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ARS Home » Pacific West Area » Pullman, Washington » Grain Legume Genetics Physiology Research » Research » Publications at this Location » Publication #193876


item Chen, Weidong
item Muehlbauer, Frederick

Submitted to: Meeting Abstract
Publication Type: Abstract Only
Publication Acceptance Date: 3/15/2006
Publication Date: 6/28/2006
Citation: Chen, W., Muehlbauer, F.J. 2006. Evidence of minor genes in chickpea 'spanish white' for resistance to ascochyta rabiei pathotype ii. Meeting Abstract.

Interpretive Summary:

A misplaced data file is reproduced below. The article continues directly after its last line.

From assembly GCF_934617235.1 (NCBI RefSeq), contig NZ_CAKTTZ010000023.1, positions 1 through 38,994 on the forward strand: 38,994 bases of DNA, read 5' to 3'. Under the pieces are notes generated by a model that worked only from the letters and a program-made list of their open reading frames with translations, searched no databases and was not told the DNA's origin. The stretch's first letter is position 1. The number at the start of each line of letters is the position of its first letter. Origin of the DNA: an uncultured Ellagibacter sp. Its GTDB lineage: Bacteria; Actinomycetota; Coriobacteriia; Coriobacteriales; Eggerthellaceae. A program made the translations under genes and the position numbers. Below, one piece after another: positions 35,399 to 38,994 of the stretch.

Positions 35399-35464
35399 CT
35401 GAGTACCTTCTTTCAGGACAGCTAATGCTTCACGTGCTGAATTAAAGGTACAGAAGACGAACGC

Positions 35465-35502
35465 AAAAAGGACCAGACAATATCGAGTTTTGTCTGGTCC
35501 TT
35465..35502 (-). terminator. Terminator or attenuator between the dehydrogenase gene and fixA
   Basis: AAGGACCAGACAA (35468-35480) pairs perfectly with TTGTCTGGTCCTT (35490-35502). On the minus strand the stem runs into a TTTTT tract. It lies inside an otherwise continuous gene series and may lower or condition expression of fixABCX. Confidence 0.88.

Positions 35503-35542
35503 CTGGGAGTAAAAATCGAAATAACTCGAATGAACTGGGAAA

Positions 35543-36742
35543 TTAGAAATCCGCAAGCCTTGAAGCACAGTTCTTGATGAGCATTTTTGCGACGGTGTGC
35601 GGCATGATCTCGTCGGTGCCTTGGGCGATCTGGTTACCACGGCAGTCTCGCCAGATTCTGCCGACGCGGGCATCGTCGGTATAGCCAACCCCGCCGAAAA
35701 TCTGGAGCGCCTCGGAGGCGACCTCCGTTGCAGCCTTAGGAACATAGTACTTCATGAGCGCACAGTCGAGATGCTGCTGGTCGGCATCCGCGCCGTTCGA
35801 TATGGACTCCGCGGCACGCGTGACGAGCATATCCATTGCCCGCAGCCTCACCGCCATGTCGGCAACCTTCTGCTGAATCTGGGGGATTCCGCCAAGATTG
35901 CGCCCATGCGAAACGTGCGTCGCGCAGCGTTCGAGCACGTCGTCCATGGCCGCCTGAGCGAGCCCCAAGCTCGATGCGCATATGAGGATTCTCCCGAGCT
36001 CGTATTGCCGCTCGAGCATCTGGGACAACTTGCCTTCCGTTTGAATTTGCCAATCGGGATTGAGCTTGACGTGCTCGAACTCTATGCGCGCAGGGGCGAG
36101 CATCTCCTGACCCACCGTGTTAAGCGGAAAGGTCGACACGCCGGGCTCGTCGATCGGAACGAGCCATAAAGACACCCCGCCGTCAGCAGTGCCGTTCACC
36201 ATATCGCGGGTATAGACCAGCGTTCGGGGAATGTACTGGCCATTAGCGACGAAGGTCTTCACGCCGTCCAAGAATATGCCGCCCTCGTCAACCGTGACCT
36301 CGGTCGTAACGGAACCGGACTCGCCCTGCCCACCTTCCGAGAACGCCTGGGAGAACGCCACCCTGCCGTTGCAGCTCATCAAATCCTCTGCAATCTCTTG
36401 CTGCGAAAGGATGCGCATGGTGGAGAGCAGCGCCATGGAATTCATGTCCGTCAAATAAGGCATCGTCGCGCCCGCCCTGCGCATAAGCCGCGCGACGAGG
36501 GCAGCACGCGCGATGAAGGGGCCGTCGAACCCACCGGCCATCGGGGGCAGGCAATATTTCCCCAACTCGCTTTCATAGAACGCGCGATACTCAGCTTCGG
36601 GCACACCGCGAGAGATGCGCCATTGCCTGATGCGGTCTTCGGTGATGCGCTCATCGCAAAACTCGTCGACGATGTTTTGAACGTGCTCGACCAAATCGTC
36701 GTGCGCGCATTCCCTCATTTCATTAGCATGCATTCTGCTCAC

Technical Abstract: BACKGROUND and OBJECTIVES Isolates from the United States of Ascochyta rabiei, the causal agent of chickpea Ascochyta blight, were divided into two pathotypes (I and II). Cultivar ‘Spanish White’ is susceptible to both pathotypes and ‘Dwelley’ is resistant to pathotype I but susceptible to pathotype II. Resistance to pathotype I is conditioned by a major gene and resistance to pathotype II is conditioned by at least two quantitative trait loci (minor genes). In pathogenicity assays, ‘Spanish White’, being susceptible to both pathotypes, consistently did better against pathotype II than against pathotype I, and also consistently did better against pathotype II than did ‘Dwelley’. It was hypothesized that ‘Spanish White’ carries minor resistance gene(s) to pathotype II. Experiments were designed and carried out to test this hypothesis. MATERIALS and METHODS Chickpea cultivars ‘Spanish White’ and “Dwelley’ were planted (2 seeds/pot) in a greenhouse. Conidia of Ascochyta rabiei isolates AR19 (pathotype I) and AR628 (pathotype II) were collected from 2-week old V8 agar plates and were adjusted to three concentrations (103, 104 and 105 spores/ml), and were used to inoculate 2-week old plants using the mini-dome technique. Disease severity was rated two weeks after inoculation using the 1-to-9 rating scale. The experiment was performed twice. RESULTS Disease severity ratings of ‘Spanish White’ when inoculated with isolate AR19 at the three inoculum concentrations 103, 104 and 105 spores/ml were 3.4, 6.0, and 8.0, respectively, and when inoculated with isolate AR628 at the three inoculum concentrations were 1.8, 3.2 and 6.0, respectively. Disease severity ratings of ‘Dwelley’ when inoculated with isolate AR19 at the three inoculum concentrations were 1.8, 2.8, 3.2, and when inoculated with isolate AR628 were 2.7, 4.8 and 6.8, respectively. The evidence for minor resistance genes in ‘Spanish White’ to pathotype II (AR628) became obvious and statistically significant at lower disease pressure (104 spores/ml). CONCLUSIONS Employing host resistance is an important means in managing Ascochyta blight, but resistance sources are limited in chickpea. Identifying minor genes in susceptible cultivars will provide additional resistance sources for pyramiding resistance genes in chickpea breeding programs. Additionally, the differential response of the two cultivars to the pathotypes provides additional evidence of separating the two pathotypes.